A surprising number of seniors are embracing digital technology, including computers, tablets and smartphones. Many use social media and email to stay in touch with friends, children and grandchildren. All of which is good. What is bad is the fact that seniors are being heavily targeted by scammers and fraudsters and are at risk of becoming victims of scams.

These scams include using all sources of communication, including the telephone, and through phishing and texting.

How can we help the seniors in our lives from becoming a victim? Educate them just like you educate yourself and your children about safe online behavior, using appropriate tools, such as firewalls and virus protection, and being suspicious of emails and texts from people they don’t know.

Many seniors have been scammed through telephone calls. Suggest to them that they should register their number with the state and federal “Do not Call” list. It is easy to do. Make sure they never give their personal information, and most importantly, their Social Security number or financial information, to anyone over the phone or through an email or text. Tell them not to agree to solicitations for charity or anything else over the telephone or through email or text.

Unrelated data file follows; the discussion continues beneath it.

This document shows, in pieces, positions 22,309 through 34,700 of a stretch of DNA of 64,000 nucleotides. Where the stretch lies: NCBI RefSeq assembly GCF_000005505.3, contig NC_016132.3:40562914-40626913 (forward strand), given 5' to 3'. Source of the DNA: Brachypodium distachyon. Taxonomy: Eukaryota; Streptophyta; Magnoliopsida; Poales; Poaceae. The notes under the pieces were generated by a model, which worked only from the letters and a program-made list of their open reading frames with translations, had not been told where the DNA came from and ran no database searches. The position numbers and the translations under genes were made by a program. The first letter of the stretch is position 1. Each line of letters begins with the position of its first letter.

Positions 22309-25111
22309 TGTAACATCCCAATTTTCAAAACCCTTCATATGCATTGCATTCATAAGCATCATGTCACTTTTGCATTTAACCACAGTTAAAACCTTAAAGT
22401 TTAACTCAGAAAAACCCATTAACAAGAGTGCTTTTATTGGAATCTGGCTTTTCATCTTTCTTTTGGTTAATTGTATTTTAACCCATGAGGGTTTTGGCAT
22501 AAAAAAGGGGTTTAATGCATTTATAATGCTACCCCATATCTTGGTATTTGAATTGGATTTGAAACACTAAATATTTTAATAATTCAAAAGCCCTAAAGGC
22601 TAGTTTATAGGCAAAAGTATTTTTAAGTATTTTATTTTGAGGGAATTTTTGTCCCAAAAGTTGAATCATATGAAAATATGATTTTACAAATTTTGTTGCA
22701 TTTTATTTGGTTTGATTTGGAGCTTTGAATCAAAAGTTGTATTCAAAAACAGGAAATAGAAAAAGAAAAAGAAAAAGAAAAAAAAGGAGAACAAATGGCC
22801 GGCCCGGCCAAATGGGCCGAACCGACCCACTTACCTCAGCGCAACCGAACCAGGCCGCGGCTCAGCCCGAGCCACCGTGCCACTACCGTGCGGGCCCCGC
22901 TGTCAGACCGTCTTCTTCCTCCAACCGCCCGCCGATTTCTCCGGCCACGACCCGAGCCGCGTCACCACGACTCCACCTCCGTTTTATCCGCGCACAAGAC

Educate them about phishing and how it works. Encourage them not to fall for phishing emails and texts that ask them to click on a link, and that they should not provide their user name or password to anyone. Encourage them to delete all emails and texts that are from unfamiliar sources.

Grandchildren—help your grandparents with setting up passwords and implementing basic security measures on their phones, tablets and computers. Help them understand what their privacy settings are and how to implement privacy settings that they are comfortable with on their phones and social media accounts. For that matter, help your parents too!

We can all become the victim of a scam. But in general, seniors have less experience with digital media as the younger generations, as they did not grow up with it. Empower the seniors in your life with knowledge and the tools to embrace digital technology in a safe way and enjoy the time you spend with them bringing them into your digital world.